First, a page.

Phishing ended 2023 with a bang

For the 3-month period ending January 31, 2024, Interisle Consulting Group processed a staggering 1M reports at our Cybercrime Information Center from our phishing feeds (a 19% increase over the prior quarter). These resources abetted over 500,000 phishing attacks (a 37% increase over the prior quarter).

Phishers changed tactics… again. We observed an 85% increase in domain names used in phishing attacks, and a 24% decrease in the use of subdomain service provider accounts to host phishing web pages.

The most disturbing trend as 2024 year began?  77% of unique domains reported for phishing were registered for phishing, by phishers (maliciously registered).

See the measurements at the Key Statistics, TLD, Registrar, and Hosting Networks pages of the Cybercrime Information Center for a fuller picture.

Spotlight: Impersonation phishing using exact match hostnames

Phishers have long embedded exact matches of brands in domain names that they register for phishing. Company, service, or product names in domains continue to deceive less technically savvy members of society. Phishers are increasingly using exact match strings to compose hostnames at free web sites for phishing.

For the period, impersonation attacks against two brands stood out: United States Postal Service (USPS) and Facebook. Interisle looked closely at these two brands to illustrate how phishers employ these different naming methods.

United States Postal Service (USPS)

Interisle identified 5,405 phishing attacks that impersonated USPS by using hostnames that contained the exact string “usps”. These attacks used 3,647 registered domain names. Few subdomains were delegated from the registered domain name.

The top 5 TLDs where these 3,647 domains were registered were .COM (1,604), .TOP (1,068), .ORG (177), .SHOP (160), and .XYZ (106). Three domain registrars had over 400 of these domains under management: ALIBABA.COM SINGAPORE E-COMMERCE (1,114), NameSilo (600), and (416).


Interisle identified over 44,750 phishing attacks impersonating Facebook. Among these, 1,921 attacks used hostnames that contained the exact string “facebook”. However, unlike USPS, where thousands of registered domain names were used, these attacks were launched from only 272 unique domain names. Here, 1,386 phishing attacks were launched from hostnames created at subdomain service providers (web hosting services), where phishers create accounts for free, using an email address and password. The majority of these 1,386 attacks were hosted at blogspot domains. The blogspot label is delegated in the .COM TLD as well as many ccTLDs (e.g.,,,,, etc.). We determined that 1,179 of the 1,386 attacks (80%) were launched from blogspot domains in 67 Top-level Domains. These were mostly in .COM and a long list of ccTLDs.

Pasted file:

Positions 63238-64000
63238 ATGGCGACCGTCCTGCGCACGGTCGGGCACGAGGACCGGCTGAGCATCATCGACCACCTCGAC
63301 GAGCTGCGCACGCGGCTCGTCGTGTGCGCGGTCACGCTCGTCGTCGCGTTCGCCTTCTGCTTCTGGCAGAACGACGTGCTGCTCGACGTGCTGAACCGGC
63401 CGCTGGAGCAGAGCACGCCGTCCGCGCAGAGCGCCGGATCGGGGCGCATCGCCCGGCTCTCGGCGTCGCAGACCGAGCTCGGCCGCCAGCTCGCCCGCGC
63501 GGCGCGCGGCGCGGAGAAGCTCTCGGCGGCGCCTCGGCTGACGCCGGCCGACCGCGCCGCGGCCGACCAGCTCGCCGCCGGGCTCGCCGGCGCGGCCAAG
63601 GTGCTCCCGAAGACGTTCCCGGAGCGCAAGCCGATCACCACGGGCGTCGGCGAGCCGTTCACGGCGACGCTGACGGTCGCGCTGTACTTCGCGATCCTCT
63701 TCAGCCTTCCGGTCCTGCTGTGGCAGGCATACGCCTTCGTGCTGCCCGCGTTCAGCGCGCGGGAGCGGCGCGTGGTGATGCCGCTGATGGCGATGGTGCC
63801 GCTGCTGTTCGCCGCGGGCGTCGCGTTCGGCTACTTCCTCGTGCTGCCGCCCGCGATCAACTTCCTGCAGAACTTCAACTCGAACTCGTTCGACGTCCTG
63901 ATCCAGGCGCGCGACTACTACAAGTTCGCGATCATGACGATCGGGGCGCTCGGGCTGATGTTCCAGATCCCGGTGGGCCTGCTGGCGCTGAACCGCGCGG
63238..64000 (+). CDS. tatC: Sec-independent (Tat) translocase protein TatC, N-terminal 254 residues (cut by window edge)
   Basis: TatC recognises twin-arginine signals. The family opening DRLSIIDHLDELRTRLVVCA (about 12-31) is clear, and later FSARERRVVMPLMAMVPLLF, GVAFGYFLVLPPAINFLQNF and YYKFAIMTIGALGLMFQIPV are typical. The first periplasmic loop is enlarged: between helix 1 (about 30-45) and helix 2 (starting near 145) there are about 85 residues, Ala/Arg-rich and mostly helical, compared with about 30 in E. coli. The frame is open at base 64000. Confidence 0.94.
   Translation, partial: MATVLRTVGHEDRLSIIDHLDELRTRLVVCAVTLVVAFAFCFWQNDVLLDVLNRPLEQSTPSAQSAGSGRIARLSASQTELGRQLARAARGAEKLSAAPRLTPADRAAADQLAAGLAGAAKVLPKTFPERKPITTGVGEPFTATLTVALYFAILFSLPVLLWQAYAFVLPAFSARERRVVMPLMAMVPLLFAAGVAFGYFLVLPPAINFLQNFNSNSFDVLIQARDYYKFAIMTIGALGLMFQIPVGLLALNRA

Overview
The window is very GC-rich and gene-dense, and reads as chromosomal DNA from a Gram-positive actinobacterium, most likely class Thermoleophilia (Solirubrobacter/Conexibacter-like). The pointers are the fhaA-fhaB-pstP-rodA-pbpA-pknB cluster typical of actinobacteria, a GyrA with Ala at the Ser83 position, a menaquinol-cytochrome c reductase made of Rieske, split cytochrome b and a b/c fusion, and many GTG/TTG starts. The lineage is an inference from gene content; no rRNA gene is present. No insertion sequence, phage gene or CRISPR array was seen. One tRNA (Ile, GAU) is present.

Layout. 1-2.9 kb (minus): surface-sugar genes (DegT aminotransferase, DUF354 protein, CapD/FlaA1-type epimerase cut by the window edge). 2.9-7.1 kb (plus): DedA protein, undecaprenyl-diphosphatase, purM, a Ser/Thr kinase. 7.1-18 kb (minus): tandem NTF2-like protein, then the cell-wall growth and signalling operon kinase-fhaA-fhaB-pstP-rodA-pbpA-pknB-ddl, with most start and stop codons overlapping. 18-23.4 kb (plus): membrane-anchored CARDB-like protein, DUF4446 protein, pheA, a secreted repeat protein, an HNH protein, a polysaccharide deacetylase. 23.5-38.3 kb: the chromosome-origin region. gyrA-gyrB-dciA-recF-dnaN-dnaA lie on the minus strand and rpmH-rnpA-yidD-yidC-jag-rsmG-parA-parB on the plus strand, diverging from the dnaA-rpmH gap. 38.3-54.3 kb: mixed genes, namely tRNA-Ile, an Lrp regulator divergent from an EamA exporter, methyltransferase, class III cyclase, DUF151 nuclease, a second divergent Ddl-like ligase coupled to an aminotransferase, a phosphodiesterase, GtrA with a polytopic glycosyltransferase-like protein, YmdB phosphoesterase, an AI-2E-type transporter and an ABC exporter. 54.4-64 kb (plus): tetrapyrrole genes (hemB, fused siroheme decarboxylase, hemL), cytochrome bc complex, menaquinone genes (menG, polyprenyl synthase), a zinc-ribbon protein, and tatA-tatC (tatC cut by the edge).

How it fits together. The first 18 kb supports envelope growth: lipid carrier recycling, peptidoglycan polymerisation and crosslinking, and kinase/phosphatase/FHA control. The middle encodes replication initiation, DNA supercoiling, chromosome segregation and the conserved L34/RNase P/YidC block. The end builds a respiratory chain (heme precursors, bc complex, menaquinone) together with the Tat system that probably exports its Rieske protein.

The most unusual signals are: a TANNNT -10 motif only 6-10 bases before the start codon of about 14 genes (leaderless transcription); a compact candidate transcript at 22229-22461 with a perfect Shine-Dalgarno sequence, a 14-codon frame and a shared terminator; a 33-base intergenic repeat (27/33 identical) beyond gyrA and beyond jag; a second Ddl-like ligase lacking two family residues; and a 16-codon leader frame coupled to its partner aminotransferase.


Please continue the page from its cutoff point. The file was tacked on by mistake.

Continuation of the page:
Misuse of subdomain services is not new. Interisle’s Dave Piscitello and Rod Rasmussen exposed this threat in an APWG Industry Advisory in 2008, see Making Waves in the Phisher’s Safest Harbor: Exposing the Dark Side of Subdomain Registries.

In these cases, early intervention applies to user account creation rather than domain registration. To protect the less technically savvy members of society from deceptive attacks, free web site operators could also filter for suspected criminal or misuse at the time of account creation.

Tackle the problem at registration or account creation time!

USPS impersonation is especially toxic during holiday periods and November-January in any year is one such period. But the USPS brand is a strong candidate for early intervention. USPS is one of the simplest strings to filter for suspected criminal or misuse at the time of registration. There’s only one English word, cusps, that would be a false positive.

While some might argue that adjacent words can also include the string, e.g., cannibuspsychotic, we believe that the prevention of phishing attacks would benefit Internet users more than the inconvenience to the small population whose domain name might include USPS.

Interisle strongly encourages domain registrars, domain registries and subdomain registries to tackle impersonation at time of creation.

Delayed Delegation in Practice Today

Suspect registrations could be delayed while the registrar investigates the registrant to check whether the registration is legitimate. Interisle notes that the .EU registry currently screens registered domains based on lexical features and similarity to known brands. If the string is suspiciously composed, the requested domain name is delayed from delegation by the registry until it can be further investigated.

.EU’s policy is effective. ICANN gTLDs and ccTLDs alike should adopt such a policy as a recommended practice. So should subdomain registries.

Final Comments

The case for mitigating Facebook impersonation goes beyond infringement of Meta’s brand. Government agencies (DISA), Fortune 100 companies (Cisco), financials (Wells Fargo), millions of individuals, clubs, and diversity groups can be more easily more easily impersonated in a phishing attack where the exact string of the organization, product, or service appears in a URL.

These are but two examples where society at large would benefit if web hosting services, registrars and registries were to filter exact matches and delay a registration process while they investigate the registrant to check whether the registration is legitimate. The argument is even stronger when the registry or registrar observes tens, hundreds or even thousands of exact matches of brands.

These examples also make a strong case for uniform and obligatory validation of domain registration contact data by all domain registrars and registry operators.